Weissman, M. M., Leaf, P. J., Holzer, C. E., et al (1984) The epidemiology of depression. An update on sex differences in rates. Journal of Affective Disorders, 7, 179188.Google Scholar
Weissman, M. M. & Klerman, J. K. (1992) Depression: current understanding and changing trends. Annual Review of Public Health, 13, 319339.Google Scholar
Weissman, M. M., Bland, R., Joyce, P. R., et al (1993) Sex differences in rates of depression: Cross-national perspectives. Journal of Affective Disorders, 29, 7784.Google Scholar
Wickramaratne, P. J., Weissman, M. M., Leaf, P. J., et al (1989) Age, period and cohort effects on the risk of major depression: results from five United States communities. Journal of Clinical Epidemiology, 42, 333343.Google Scholar
Wilhelm, K. & Parker, G. (1994) Sex differences in lifetime depression rates: fact or artefact? Psychological Medicine, 24, 97111.CrossRefGoogle ScholarPubMed
Willett, J. B. & Singer, J. D. (1993) Investigating onset, cessation, relapse, and recovery: Why you should, and how you can, use discrete-time survival analysis to examine event occurrence. Journal of Consulting and Clinical Psychology, 61, 952965.Google Scholar
Wittchen, H.-U. (1994) Reliability and validity studies of the WHO-CIDI: a critical review. Journal of Psychiatric Research, 28, 5784.Google Scholar
Wittchen, H.-U., Robins, L. N., Cottler, L., et al (1990) Interrater Reliability of the Composite International Diagnostic Interview (CIDI) – Results of the Multicenter WHO/ADAMHA Field Trials (Wave I). Oxford: Excerpta Medica.Google Scholar
Wittchen, H.-U., Robins, L. N., Cottler, L., et al (1991) Cross-cultural feasibility, reliability and sources of variance in the Composite International Diagnostic Interview (CIO). British Journal of Psychiatry, 159, 645653.Google Scholar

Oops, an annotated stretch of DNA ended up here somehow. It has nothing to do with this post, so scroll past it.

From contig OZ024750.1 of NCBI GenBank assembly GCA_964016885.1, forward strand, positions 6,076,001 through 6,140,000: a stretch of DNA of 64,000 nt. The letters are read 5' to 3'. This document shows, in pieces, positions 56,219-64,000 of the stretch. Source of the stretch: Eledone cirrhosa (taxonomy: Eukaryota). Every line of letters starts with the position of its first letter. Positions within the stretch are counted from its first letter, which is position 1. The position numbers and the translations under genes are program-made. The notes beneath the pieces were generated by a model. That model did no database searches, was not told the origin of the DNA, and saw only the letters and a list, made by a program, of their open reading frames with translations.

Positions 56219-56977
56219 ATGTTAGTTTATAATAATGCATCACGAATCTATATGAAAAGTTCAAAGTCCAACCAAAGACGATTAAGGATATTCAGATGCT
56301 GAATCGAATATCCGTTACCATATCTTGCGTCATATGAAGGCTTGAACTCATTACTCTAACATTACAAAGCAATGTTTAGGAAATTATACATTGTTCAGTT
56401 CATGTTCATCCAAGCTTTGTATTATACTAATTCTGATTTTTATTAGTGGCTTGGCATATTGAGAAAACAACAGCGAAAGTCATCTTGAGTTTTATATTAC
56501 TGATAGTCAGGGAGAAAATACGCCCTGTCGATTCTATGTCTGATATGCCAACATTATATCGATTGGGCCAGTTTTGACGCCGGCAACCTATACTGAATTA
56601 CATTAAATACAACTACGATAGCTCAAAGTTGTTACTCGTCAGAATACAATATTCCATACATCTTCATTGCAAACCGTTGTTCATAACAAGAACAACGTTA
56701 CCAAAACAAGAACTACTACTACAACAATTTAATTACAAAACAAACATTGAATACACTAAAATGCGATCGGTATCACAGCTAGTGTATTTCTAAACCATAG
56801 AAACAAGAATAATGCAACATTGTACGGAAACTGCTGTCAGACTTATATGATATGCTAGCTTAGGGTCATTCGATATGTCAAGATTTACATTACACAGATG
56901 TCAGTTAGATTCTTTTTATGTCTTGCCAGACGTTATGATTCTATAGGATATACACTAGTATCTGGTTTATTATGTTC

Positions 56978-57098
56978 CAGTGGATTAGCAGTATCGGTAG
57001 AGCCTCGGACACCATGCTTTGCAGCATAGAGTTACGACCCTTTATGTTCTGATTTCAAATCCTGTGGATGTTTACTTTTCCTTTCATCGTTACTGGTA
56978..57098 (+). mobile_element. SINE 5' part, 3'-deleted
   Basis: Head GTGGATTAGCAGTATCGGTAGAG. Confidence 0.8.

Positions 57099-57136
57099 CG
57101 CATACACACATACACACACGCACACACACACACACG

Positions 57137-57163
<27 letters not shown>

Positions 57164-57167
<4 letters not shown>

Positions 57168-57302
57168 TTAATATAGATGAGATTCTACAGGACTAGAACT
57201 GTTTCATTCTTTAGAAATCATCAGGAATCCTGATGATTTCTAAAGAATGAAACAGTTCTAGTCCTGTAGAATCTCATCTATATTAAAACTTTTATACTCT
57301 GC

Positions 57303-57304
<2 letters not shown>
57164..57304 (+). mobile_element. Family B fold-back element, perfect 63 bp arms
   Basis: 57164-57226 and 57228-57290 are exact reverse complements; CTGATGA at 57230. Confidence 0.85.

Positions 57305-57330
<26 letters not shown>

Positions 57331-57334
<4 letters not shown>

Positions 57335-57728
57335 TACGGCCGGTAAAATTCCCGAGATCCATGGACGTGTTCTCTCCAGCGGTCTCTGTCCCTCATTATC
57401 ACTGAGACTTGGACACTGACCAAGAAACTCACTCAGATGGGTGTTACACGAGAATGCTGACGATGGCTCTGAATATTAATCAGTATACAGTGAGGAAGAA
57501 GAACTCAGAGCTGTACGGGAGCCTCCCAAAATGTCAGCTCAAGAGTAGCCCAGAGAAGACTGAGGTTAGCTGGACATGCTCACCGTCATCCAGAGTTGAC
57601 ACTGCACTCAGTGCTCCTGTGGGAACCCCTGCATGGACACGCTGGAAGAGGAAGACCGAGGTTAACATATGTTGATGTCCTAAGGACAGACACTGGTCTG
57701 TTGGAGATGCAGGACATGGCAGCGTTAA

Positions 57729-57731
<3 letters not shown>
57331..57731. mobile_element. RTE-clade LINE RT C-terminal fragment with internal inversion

Wittchen, H.-U., Essau, C. A., Von Zerssen, D., et al (1992) Lifetime and six-month prevalence of mental disorders in the Munich follow-up study. European Archives of Psychiatry and Clinical Neuroscience, 241, 247258.CrossRefGoogle ScholarPubMed
Wolf, A. W., Schubert, D. S. P., Patterson, M. B., et al (1988) Associations among major psychiatric diagnoses. Journal of Consulting and Clinical Psychology, 56, 292294.CrossRefGoogle ScholarPubMed
Woodruff, R. S. & Causey, B. D. (1976) Computerized method for approximating the variance of a complicated estimate. Journal of the American Statistical Association, 71, 315321.Google Scholar
World Health Organization (1990a) Composite International Diagnostic Interview (CIDI), Version 1.0. Geneva: WHO.Google Scholar
World Health Organization (1990b) International Classification of Diseases, Classification of Mental and Behavioral Disorders: Diagnostic Criteria for Research (ICD–10). Geneva: WHO.Google Scholar
World Health Organization (1991) Mental health and behavioral disorders (including disorders of psychological development). In International Classification of Diseases–10th Revision. Geneva: WHO.Google Scholar
Submit a response

eLetters

No eLetters have been published for this article.